Legal Information: Washington

Restraining Orders

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Updated: 
December 15, 2023

What is the legal definition of sexual assault in Washington?

For the purposes of getting a sexual assault protection order, the abuser must have committed one of two crimes against you: “nonconsensual sexual conduct” or “nonconsensual sexual penetration.”1

Nonconsensual” means that you did not freely agree to the sexual conduct or penetration.2 If you “agreed” to the sexual contact because you were being threatened with physical harm, for example, that would not be considered that you “freely agreed” to the contact.

Sexual conduct is when the offender:

  • touches or fondles your genitals, anus, or breasts, including through clothing;
  • displays his/her genitals, anus, or breasts for the purposes of arousal or sexual gratification;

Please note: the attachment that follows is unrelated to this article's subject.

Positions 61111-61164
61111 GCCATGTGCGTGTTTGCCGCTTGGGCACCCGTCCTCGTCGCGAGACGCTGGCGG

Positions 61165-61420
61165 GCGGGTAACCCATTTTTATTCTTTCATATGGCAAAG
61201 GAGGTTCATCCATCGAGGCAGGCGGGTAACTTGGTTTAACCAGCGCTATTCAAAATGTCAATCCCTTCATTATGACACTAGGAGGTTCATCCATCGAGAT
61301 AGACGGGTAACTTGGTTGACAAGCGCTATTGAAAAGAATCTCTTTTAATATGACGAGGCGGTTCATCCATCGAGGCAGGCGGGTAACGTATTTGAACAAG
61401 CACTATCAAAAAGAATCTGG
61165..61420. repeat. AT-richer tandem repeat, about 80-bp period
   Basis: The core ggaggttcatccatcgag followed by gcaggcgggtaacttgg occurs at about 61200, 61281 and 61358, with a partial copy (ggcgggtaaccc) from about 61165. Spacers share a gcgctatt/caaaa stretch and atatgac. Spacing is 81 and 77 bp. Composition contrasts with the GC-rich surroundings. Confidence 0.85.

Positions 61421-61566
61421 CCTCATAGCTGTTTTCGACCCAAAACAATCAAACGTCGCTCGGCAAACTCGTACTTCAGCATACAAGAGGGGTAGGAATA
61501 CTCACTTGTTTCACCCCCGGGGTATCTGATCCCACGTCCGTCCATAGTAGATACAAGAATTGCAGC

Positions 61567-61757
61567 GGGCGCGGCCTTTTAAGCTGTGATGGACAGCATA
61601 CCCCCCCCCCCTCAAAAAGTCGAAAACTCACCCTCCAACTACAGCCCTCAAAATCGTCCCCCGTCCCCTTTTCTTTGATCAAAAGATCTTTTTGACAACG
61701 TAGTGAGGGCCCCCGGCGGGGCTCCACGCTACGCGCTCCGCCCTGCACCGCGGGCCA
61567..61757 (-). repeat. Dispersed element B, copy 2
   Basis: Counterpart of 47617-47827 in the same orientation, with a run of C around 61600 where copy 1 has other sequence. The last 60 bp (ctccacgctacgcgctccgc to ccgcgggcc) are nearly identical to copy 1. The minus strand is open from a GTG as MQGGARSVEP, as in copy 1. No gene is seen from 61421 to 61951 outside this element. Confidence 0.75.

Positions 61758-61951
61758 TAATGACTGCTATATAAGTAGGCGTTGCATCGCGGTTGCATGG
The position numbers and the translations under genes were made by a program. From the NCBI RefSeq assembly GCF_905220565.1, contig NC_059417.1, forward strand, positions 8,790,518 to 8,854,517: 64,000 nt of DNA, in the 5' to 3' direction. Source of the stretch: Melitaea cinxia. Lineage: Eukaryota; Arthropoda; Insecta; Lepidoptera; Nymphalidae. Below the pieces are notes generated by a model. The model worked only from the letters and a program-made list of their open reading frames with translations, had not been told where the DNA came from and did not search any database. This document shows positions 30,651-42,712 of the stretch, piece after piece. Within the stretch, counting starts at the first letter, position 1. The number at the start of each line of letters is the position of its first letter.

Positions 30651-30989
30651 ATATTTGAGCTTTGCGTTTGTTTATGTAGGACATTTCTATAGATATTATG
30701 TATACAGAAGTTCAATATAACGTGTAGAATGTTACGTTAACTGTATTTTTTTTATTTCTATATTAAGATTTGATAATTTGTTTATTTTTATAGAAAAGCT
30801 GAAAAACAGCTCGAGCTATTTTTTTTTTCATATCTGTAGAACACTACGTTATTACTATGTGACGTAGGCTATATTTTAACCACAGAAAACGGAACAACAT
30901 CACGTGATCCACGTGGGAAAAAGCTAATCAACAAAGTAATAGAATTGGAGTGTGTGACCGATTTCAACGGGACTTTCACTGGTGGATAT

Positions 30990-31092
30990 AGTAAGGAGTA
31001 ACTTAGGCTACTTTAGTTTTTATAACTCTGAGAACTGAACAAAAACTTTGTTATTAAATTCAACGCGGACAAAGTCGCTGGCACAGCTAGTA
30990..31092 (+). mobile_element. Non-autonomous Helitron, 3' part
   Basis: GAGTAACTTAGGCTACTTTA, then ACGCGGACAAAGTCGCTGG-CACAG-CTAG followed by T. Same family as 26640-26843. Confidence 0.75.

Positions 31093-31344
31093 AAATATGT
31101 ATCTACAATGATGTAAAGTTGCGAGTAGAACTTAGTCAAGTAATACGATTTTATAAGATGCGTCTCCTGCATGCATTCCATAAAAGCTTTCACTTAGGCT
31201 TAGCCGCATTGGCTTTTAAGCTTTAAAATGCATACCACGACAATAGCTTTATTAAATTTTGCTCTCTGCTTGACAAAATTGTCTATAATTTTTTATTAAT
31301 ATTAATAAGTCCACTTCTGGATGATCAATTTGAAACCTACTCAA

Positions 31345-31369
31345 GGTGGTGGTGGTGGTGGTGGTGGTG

• forces you to touch his/her genitals, anus, or breasts;
  • forces you to touch another person’s genitals, anus, or breasts;
  • forces you to display your genitals, anus, or breasts for the purpose of sexual gratification;
  • touches the body, clothed or unclothed, of a child under the age of 16 for the purposes of sexual gratification or arousal; or
  • forces a child under the age of 16 to touch or fondle, including through clothing, his/her genitals, anus, or breasts.3

Sexual penetration is:

  • any contact between the sex organ or anus of one person by
    • an object; or
    • the sex organ, mouth, or anus of another person; or
  • any intrusion into the sex organ or anus of one person by
    • any part of the body of another person;
    • any animal; or
    • any object.4

Note: There does not have to be semen found to prove sexual penetration.4

1 R.C.W. § 7.105.225(1)(b)
2 R.C.W. § 7.105.010(26)
3 R.C.W. § 7.105.010(32)
4 R.C.W. § 7.105.010(33)

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